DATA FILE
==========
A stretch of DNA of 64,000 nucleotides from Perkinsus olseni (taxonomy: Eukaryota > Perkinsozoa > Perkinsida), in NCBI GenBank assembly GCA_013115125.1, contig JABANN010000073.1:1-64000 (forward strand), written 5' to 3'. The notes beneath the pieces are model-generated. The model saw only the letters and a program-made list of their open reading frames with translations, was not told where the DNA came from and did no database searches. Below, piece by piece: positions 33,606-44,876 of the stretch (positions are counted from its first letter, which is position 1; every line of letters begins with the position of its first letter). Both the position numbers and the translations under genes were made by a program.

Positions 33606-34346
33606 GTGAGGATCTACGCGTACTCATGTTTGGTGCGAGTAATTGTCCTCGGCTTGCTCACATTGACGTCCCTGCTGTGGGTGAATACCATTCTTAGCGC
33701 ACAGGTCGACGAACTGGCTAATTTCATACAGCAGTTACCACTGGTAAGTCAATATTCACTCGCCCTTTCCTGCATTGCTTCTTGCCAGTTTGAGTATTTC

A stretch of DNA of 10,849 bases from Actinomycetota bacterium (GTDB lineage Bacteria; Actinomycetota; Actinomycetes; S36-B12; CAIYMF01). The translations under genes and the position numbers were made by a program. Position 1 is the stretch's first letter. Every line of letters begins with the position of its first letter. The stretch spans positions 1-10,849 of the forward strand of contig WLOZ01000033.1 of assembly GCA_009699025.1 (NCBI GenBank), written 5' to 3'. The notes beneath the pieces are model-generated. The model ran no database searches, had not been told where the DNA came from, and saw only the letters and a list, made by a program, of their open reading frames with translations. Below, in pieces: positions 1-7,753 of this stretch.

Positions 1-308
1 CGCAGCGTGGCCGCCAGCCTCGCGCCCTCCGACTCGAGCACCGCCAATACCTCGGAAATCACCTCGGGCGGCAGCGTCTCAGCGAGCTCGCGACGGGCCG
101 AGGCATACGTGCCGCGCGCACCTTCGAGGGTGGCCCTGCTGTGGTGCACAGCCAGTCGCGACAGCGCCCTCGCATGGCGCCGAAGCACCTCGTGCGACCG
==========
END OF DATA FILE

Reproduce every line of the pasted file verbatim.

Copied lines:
A stretch of DNA of 64,000 nucleotides from Perkinsus olseni (taxonomy: Eukaryota > Perkinsozoa > Perkinsida), in NCBI GenBank assembly GCA_013115125.1, contig JABANN010000073.1:1-64000 (forward strand), written 5' to 3'. The notes beneath the pieces are model-generated. The model saw only the letters and a program-made list of their open reading frames with translations, was not told where the DNA came from and did no database searches. Below, piece by piece: positions 33,606-44,876 of the stretch (positions are counted from its first letter, which is position 1; every line of letters begins with the position of its first letter). Both the position numbers and the translations under genes were made by a program.

Positions 33606-34346
33606 GTGAGGATCTACGCGTACTCATGTTTGGTGCGAGTAATTGTCCTCGGCTTGCTCACATTGACGTCCCTGCTGTGGGTGAATACCATTCTTAGCGC
33701 ACAGGTCGACGAACTGGCTAATTTCATACAGCAGTTACCACTGGTAAGTCAATATTCACTCGCCCTTTCCTGCATTGCTTCTTGCCAGTTTGAGTATTTC

A stretch of DNA of 10,849 bases from Actinomycetota bacterium (GTDB lineage Bacteria; Actinomycetota; Actinomycetes; S36-B12; CAIYMF01). The translations under genes and the position numbers were made by a program. Position 1 is the stretch's first letter. Every line of letters begins with the position of its first letter. The stretch spans positions 1-10,849 of the forward strand of contig WLOZ01000033.1 of assembly GCA_009699025.1 (NCBI GenBank), written 5' to 3'. The notes beneath the pieces are model-generated. The model ran no database searches, had not been told where the DNA came from, and saw only the letters and a list, made by a program, of their open reading frames with translations. Below, in pieces: positions 1-7,753 of this stretch.

Positions 1-308
1 CGCAGCGTGGCCGCCAGCCTCGCGCCCTCCGACTCGAGCACCGCCAATACCTCGGAAATCACCTCGGGCGGCAGCGTCTCAGCGAGCTCGCGACGGGCCG
101 AGGCATACGTGCCGCGCGCACCTTCGAGGGTGGCCCTGCTGTGGTGCACAGCCAGTCGCGACAGCGCCCTCGCATGGCGCCGAAGCACCTCGTGCGACCG